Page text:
ALBANY, Ga. -- After five days of traveling about 1,000 miles around the state through 40-plus counties, Georgia Tech President G.P. "Bud" Peterson had little difficulty making himself at home Friday afternoon at Doublegate Country Club.
The university's 11th president since it was founded in 1885, Peterson was visiting the Albany Georgia Tech Alumni Association as part of the school's fundraising summer tour.
Albany native and Undergraduate Student Body President Corey Boone was part of the traveling group Friday, which included Peterson's wife, Val, and Public Relations Director Lisa Ray Grovenstein.
The Petersons, Boone and Grovenstein stopped by The Albany Herald before attending the lunchtime Doublegate event. Boone said his outlook has changed greatly since attending the Atlanta university with an undergraduate enrollment of 13,585 students and about 20,000 students total. The research institution has students from 111 countries and 49 states.
"I wanted to go to a school that was based on technology," said Boone, a 2007 Deerfield-Windsor School graduate who's entering his senior year at Tech. "I'm very excited (about my upcoming graduation) because I can see the light at the end of the tunnel."
Like most institutions of higher learning, Peterson said that Georgia Tech has lost state funding because of the sour economy. In the last three years, the university has lost about $85 million and now receives about $200 million annually from the state.
"We're managing it, but we're fortunate because Georgia has two universities ranked in the top 25 for public universities," he said. "We don't want to whine, the folks here (elected officials) are doing what they can."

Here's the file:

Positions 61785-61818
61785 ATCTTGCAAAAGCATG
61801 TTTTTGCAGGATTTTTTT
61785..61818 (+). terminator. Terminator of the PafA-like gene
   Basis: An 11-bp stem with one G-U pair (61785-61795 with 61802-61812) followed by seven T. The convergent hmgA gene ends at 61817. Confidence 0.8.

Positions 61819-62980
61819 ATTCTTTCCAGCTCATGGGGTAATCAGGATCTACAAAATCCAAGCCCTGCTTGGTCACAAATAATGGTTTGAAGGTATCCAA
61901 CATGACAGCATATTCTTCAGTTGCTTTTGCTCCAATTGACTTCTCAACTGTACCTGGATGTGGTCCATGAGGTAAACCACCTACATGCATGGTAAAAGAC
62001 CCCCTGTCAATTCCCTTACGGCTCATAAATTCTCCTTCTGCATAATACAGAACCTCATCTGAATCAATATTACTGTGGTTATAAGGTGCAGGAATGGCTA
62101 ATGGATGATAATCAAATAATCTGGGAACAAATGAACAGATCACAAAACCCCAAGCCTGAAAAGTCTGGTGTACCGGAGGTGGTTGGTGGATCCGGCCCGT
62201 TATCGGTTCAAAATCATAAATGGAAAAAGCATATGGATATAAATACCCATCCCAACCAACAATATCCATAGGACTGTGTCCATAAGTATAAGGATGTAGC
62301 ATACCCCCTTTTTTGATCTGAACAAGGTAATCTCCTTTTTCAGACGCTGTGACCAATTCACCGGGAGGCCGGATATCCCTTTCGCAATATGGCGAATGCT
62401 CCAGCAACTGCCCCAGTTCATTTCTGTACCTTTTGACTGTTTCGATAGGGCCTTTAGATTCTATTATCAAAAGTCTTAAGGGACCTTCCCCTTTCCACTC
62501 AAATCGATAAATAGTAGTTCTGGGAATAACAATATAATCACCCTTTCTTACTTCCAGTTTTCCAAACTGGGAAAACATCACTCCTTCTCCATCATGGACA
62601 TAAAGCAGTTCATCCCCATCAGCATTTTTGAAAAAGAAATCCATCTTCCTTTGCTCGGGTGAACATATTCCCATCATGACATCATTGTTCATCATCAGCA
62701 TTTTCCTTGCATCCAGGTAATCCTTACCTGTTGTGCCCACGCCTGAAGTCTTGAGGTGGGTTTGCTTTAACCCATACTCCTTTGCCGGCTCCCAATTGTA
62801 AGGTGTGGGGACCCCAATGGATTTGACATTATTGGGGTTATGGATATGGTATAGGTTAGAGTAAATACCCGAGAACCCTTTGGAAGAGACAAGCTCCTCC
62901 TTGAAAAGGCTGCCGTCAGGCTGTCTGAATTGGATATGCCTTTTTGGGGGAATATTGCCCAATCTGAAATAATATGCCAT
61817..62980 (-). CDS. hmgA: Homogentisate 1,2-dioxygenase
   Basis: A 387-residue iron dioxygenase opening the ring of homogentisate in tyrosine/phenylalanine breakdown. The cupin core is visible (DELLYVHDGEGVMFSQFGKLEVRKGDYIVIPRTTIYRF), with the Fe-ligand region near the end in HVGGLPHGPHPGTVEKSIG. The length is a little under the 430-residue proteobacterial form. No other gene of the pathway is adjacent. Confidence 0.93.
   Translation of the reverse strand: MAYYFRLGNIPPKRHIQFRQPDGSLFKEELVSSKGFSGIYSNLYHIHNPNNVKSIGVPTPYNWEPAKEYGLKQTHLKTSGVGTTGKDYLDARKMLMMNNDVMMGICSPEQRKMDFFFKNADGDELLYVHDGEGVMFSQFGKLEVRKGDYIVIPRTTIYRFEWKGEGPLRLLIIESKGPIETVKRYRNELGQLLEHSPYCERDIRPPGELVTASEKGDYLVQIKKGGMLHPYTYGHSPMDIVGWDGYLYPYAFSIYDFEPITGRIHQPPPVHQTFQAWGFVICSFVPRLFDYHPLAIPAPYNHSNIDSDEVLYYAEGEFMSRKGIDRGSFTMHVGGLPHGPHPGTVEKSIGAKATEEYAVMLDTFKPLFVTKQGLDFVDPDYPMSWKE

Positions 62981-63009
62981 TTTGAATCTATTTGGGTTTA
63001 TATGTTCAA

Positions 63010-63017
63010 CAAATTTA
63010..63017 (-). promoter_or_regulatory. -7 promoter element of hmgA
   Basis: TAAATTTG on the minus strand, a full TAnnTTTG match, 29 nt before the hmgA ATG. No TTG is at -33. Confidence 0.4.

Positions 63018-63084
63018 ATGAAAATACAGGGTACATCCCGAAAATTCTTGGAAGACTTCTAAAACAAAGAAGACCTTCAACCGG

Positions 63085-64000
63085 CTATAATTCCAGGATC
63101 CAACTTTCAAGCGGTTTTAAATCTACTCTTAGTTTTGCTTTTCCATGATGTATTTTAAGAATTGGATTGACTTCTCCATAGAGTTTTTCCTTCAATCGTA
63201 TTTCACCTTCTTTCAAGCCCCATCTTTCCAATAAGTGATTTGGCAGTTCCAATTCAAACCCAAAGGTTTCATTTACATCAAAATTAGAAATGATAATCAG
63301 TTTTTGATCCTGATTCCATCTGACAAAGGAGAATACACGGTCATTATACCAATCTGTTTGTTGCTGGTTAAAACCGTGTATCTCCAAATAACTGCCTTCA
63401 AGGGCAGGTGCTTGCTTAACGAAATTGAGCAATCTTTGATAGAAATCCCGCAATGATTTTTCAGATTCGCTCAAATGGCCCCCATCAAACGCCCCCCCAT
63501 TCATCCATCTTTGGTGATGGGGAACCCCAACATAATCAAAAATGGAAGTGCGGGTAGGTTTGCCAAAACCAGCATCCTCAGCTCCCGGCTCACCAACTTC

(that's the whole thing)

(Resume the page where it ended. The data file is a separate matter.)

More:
Peterson was happy to also talk about Georgia Tech athletics, which features 17 sports.
"It's tough for our coaches because each student has to have two calculus classes and laboratory science classes (and pass them in order to graduate). There's no basket weaving courses," said Peterson, who became president April 2009 after being the University of Colorado's chancellor. "The challenge is to have students not in the weight room, but in the library."
Various Albany area education, city and political leaders greeted Peterson and the others on the tour when they arrived at Doublegate for the luncheon. Boasting about 400 members, the Albany Georgia Tech Alumni Association luncheon attracted about 150-200 people.
Utilizing a PowerPoint presentation, Peterson talked about the school's 25-year plan, how its students and faculty members are designing for the future, its record-setting freshman class, recent athletic success and its changing campus landscape.
When he broke down the freshman class, he said that 61 percent of those students hailed from Georgia and that its African-American and Hispanic student populations increased 55 percent and 65 percent, respectively. Peterson said that freshman applicants were up 29 percent over the last two years. Freshman averaged a 3.9 grade-point average and a 1,380 SAT score. He said the school receives about 13,000 applicants and accepts only 2,500 for freshman spots.
At the end of his presentation, Peterson fielded questions. An audience member asked about what he thought of students literally bringing a goal post from the football stadium to his campus home on 10th Street after the team beat Virginia Tech last October. He said there were about 800-900 students who showed up his house carrying the heavy souvenir. The students cut up the goal posts at his home with hacksaws and other items.
"It was great and it happened to be Val's birthday, so they sang to her," he said laughing. "Just a really neat event."
Albany resident Lamar Reese also attended the alumni luncheon. Reese, a 1955 Georgia Tech grad, had three sons, John, Mack and Frank, who also graduated from the school in '80, '83 and '96. John Reese has continued the tradition with two sons graduating from Tech. Jake graduated in 2007 and Will graduated in '09. His third son, Paul, will graduate in 2011.